Greek referendum ‘threatens return to civil war’

Supporters of a Yes vote demonstrate in Athens. Picture: Getty
Supporters of a Yes vote demonstrate in Athens. Picture: Getty
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As PENSIONERS queued outside shuttered banks and fares were suspended on public transport in Athens to keep the Greek capital moving, fears were voiced that this weekend’s referendum threatened to take the country back to political divisions of its bloody civil war.

A pro-Europe rally in favour a “Yes” vote outside the Green Parliament in Syntagma Square began peacefully yesterday evening, following a similarly calm “No” demonstration the previous night.

But Dimitris Deniozos, a retired former general secretary at the ministry of scientific research, said divisions were growing, blaming the “bravura” of those who want to reject terms laid down by Greece’s creditors.

“There is a sizeable minority that are proud of opposing the powerful nations of Europe,” said Mr Deniozos, who served under the last government led by socialist party Pasok.

“Both the left and the right are becoming more radical. There is a polarization, and it reminds me more of the 1950s than any other period in Greek history.”

He added: “People are weary. They don’t know how they will get out of the crisis – that’s the worst. Either result will lead to the same situation of deadlock.

“There is no way out because there is no political movement in favour of international competitiveness or building Greece for the future. Now, we only think of the past.”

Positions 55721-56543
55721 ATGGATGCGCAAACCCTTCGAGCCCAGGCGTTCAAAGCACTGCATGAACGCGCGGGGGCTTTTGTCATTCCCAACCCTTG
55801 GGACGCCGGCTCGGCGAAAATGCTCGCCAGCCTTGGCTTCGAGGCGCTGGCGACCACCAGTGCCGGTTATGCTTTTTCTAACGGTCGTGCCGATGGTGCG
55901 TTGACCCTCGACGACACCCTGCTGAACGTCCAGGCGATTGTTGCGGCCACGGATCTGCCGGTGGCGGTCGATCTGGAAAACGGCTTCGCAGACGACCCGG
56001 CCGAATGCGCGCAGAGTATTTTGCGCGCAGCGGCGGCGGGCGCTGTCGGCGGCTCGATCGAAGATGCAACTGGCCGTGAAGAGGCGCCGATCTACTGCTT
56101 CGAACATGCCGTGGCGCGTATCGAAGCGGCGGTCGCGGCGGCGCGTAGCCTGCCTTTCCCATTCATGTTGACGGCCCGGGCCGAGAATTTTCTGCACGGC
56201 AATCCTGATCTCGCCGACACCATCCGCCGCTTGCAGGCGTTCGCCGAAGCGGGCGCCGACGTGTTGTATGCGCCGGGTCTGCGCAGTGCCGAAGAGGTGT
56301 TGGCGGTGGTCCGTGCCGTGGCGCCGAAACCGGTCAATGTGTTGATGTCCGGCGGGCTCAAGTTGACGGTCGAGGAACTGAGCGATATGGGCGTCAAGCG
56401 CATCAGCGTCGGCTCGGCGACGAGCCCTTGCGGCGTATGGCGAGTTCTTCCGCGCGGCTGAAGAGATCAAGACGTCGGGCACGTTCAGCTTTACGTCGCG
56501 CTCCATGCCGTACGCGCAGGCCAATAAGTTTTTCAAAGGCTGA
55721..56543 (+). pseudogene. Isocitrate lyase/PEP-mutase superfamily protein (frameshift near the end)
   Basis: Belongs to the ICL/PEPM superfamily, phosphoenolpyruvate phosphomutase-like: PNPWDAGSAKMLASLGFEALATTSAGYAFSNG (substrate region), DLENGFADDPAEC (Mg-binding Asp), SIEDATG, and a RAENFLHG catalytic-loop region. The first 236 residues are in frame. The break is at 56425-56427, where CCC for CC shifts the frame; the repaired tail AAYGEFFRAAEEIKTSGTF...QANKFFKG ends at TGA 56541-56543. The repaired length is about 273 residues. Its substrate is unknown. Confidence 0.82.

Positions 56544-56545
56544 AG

There were reports that capital controls preventing all but central bank-approved international transactions were beginning to bite, with Greek Apple users unable to keep up payments to the iCloud data service.

Athens Chamber of Commerce president Konstantinos Michalos warned that if controls were extended beyond this week, Greeks could be faced with empty shelves rather than just a lack of iPhone storage.

“Essentially, we don’t have any business transactions taking place, so it’s impossible to operate a normal business under these circumstances,” Mr Michalos said.

“The Greek economy is heavily reliant on import trade, so you need to have access to foreign trade. We need to find a method whereby we are exempted from capital controls for certain basic sectors, such as food and pharmaceuticals.

“Otherwise, if this continues for a number of days, we will begin to see serious shortages.”